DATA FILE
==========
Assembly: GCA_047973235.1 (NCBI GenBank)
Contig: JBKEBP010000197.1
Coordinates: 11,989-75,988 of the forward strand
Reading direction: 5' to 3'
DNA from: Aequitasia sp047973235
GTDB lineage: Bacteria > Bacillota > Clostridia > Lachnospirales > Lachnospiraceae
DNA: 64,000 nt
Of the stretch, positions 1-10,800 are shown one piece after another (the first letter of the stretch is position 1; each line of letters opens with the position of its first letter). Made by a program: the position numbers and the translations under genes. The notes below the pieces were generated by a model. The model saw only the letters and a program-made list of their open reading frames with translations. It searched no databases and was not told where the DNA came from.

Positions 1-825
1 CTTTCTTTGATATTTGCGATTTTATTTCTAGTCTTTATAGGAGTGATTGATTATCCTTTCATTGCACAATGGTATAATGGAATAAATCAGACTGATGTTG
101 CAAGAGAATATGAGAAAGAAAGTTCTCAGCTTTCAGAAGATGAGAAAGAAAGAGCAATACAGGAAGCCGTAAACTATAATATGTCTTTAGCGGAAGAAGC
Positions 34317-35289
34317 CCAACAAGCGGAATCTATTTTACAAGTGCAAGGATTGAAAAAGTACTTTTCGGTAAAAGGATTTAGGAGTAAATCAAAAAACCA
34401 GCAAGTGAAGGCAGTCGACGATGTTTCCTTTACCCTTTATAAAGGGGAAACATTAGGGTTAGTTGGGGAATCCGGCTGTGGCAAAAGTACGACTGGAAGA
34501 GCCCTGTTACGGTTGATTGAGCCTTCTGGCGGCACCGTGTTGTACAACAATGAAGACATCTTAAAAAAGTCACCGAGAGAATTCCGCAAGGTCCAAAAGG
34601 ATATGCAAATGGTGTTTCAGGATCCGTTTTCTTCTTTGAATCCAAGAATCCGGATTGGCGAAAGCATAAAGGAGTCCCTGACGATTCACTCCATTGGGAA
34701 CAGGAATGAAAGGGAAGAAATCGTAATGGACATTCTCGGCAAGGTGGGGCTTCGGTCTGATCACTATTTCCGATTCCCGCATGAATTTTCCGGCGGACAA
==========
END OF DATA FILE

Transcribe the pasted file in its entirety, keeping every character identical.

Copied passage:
Assembly: GCA_047973235.1 (NCBI GenBank)
Contig: JBKEBP010000197.1
Coordinates: 11,989-75,988 of the forward strand
Reading direction: 5' to 3'
DNA from: Aequitasia sp047973235
GTDB lineage: Bacteria > Bacillota > Clostridia > Lachnospirales > Lachnospiraceae
DNA: 64,000 nt
Of the stretch, positions 1-10,800 are shown one piece after another (the first letter of the stretch is position 1; each line of letters opens with the position of its first letter). Made by a program: the position numbers and the translations under genes. The notes below the pieces were generated by a model. The model saw only the letters and a program-made list of their open reading frames with translations. It searched no databases and was not told where the DNA came from.

Positions 1-825
1 CTTTCTTTGATATTTGCGATTTTATTTCTAGTCTTTATAGGAGTGATTGATTATCCTTTCATTGCACAATGGTATAATGGAATAAATCAGACTGATGTTG
101 CAAGAGAATATGAGAAAGAAAGTTCTCAGCTTTCAGAAGATGAGAAAGAAAGAGCAATACAGGAAGCCGTAAACTATAATATGTCTTTAGCGGAAGAAGC
Positions 34317-35289
34317 CCAACAAGCGGAATCTATTTTACAAGTGCAAGGATTGAAAAAGTACTTTTCGGTAAAAGGATTTAGGAGTAAATCAAAAAACCA
34401 GCAAGTGAAGGCAGTCGACGATGTTTCCTTTACCCTTTATAAAGGGGAAACATTAGGGTTAGTTGGGGAATCCGGCTGTGGCAAAAGTACGACTGGAAGA
34501 GCCCTGTTACGGTTGATTGAGCCTTCTGGCGGCACCGTGTTGTACAACAATGAAGACATCTTAAAAAAGTCACCGAGAGAATTCCGCAAGGTCCAAAAGG
34601 ATATGCAAATGGTGTTTCAGGATCCGTTTTCTTCTTTGAATCCAAGAATCCGGATTGGCGAAAGCATAAAGGAGTCCCTGACGATTCACTCCATTGGGAA
34701 CAGGAATGAAAGGGAAGAAATCGTAATGGACATTCTCGGCAAGGTGGGGCTTCGGTCTGATCACTATTTCCGATTCCCGCATGAATTTTCCGGCGGACAA